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OSU Center for Health Sciences News

thursday, August 11, 2016

Studies examine crocodilians' bite force, ability to ambush prey

Paul Gignac


An OSU-CHS researcher has shed light on how alligators and crocodiles developed the ability to bite with several thousand pounds of force and successfully ambush prey near the water’s edge.

Paul M. Gignac, Ph.D., assistant professor of anatomy and vertebrate paleontology, at OSU-CHS, has published two studies examining the evolution of crocodile jaw bones and jaw muscles.

In a study posted by the Journal of Zoology on Monday, Gignac and Gregory M. Erickson, Ph.D., professor of anatomy and vertebrate paleontology at Florida State University, found that crocodilians’ largest jaw-closing muscle – the ventral pterygoideus muscle – has evolved to be so massive that it spills out behind the head, giving alligators and crocodiles the appearance of a fat neck. Read more.

OSU-CHSI launches Center for Predictive Medicine

William Paiva

The OSU Center for Health Systems Innovation has created the region’s first Center for Predictive Medicine aimed at improving patient care through the use of clinical data collected within the Cerner Health Facts database.

“Our analytic research teams are discovering detailed patterns in the data that can equip health-care providers and patients with the information they need to make improved, better and faster clinical and business decisions,” said William Paiva, OSU-CHSI executive director.

The database will be used for drug studies to better target therapeutic interventions to specific patient populations and to develop clinical decision and support algorithms for the management of cardiovascular, pulmonary and diabetic patients. In addition, the database will help develop the best hospital, clinical and performance benchmarks.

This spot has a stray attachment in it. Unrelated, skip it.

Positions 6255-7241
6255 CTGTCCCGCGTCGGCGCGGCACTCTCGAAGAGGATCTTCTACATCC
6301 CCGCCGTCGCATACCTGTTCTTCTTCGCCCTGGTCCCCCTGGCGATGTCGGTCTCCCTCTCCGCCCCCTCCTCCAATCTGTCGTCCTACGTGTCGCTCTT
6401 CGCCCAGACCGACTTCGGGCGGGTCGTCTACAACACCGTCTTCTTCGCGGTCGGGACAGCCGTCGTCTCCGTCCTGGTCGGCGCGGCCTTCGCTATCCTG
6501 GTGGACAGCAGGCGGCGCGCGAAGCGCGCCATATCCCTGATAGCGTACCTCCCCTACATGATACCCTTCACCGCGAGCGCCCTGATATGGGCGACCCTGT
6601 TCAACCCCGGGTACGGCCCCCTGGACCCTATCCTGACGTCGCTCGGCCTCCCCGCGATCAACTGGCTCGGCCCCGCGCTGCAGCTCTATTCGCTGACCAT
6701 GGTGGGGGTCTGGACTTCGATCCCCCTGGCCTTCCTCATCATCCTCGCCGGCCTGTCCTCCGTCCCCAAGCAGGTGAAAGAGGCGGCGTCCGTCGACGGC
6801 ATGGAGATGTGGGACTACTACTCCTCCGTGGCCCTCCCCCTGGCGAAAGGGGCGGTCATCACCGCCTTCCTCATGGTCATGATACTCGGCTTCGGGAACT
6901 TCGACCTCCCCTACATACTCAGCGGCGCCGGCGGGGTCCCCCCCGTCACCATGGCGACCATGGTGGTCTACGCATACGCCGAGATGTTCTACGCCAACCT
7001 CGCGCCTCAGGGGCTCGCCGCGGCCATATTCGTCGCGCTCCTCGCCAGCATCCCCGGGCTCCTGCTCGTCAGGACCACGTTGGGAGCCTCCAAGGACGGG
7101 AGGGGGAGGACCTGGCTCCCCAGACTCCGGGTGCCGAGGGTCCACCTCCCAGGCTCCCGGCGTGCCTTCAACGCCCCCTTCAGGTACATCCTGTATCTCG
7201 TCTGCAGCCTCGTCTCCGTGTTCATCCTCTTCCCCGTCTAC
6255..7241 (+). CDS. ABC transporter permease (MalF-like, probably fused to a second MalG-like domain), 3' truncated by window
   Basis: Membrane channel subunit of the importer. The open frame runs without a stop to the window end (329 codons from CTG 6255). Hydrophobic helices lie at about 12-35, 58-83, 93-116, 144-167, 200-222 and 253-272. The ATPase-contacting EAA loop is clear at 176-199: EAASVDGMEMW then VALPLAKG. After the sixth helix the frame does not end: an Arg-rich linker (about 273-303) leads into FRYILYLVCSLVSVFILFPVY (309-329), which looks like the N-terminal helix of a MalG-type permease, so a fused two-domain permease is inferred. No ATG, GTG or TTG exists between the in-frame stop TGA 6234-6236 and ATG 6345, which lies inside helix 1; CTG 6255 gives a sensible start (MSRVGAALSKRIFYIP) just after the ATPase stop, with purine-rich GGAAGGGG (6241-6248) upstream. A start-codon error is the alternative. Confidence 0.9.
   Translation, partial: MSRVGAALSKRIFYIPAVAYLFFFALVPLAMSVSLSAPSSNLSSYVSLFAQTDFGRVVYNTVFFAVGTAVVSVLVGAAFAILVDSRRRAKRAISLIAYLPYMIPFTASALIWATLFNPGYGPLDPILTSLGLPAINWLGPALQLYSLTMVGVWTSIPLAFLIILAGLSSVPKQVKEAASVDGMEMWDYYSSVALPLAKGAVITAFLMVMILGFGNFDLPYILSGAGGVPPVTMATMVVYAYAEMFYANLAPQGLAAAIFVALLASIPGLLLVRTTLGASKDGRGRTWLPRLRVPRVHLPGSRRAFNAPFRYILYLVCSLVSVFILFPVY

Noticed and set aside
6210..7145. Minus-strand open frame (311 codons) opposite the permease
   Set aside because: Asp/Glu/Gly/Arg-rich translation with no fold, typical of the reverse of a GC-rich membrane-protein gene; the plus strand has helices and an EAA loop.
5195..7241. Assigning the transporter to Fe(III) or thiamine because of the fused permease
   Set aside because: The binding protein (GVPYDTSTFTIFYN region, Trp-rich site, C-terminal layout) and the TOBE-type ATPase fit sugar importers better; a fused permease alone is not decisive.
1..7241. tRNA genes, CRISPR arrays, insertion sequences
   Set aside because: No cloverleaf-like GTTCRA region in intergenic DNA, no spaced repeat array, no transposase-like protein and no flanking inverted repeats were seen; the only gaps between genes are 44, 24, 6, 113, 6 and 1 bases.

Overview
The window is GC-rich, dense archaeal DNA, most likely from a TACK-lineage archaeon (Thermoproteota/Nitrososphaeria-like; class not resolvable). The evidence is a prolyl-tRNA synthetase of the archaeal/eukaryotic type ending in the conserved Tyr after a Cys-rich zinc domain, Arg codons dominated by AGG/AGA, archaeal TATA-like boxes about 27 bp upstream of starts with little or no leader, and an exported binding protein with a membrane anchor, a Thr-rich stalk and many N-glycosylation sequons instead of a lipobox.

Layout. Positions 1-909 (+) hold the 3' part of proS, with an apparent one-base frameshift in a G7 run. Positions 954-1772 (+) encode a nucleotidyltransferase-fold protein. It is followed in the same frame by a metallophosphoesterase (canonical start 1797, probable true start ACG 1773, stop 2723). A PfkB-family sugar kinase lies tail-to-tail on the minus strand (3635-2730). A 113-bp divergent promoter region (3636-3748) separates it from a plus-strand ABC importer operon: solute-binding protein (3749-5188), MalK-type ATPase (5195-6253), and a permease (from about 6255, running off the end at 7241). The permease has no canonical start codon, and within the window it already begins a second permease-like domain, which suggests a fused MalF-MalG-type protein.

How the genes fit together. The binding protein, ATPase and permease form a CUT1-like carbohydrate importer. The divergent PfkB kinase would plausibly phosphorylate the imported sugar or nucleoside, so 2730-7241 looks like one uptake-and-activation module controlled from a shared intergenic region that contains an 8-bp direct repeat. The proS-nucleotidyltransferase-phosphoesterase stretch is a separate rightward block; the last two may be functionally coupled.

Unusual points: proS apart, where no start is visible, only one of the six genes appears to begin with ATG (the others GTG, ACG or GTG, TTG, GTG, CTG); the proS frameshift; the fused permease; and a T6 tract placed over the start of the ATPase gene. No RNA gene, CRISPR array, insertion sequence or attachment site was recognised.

OSU alumnus Neal Patterson, founder, chairman and chief executive officer of the Cerner Corporation, donated the HIPAA-compliant database in 2014 to OSU-CHSI. It contains data about 63 million patients, including clinical information about patient encounters, admission types, billed charges, clinical outcomes, medications and lab values. Read more.

American Heart Association recognizes Chaffin for wellness efforts

Jesse Chaffin, OSU-CHS health and wellness manager, helps a client with lifting weights.
Jesse Chaffin, OSU-CHS health and wellness manager, helps second-year medical student Caleb Hurst lift weights.

Jesse Chaffin, OSU-CHS health and wellness manager, was presented the Gold Achievement award by the American Heart Association for his work in creating a fit-friendly worksite.

“As far as the award itself, I don't really feel it is an award for me, but for all of CHS,” Chaffin said. “I can't be awarded for the participation and hard work of others.”

The AHA’s Fit-Friendly Worksite Gold Achievement award recognizes employers who go above and beyond to support employee health, including programs to promote physical activity, healthy eating and a culture of wellness. OSU launched its America’s Healthiest Campus initiative in 2014 with the vision to improve student, faculty and staff wellness.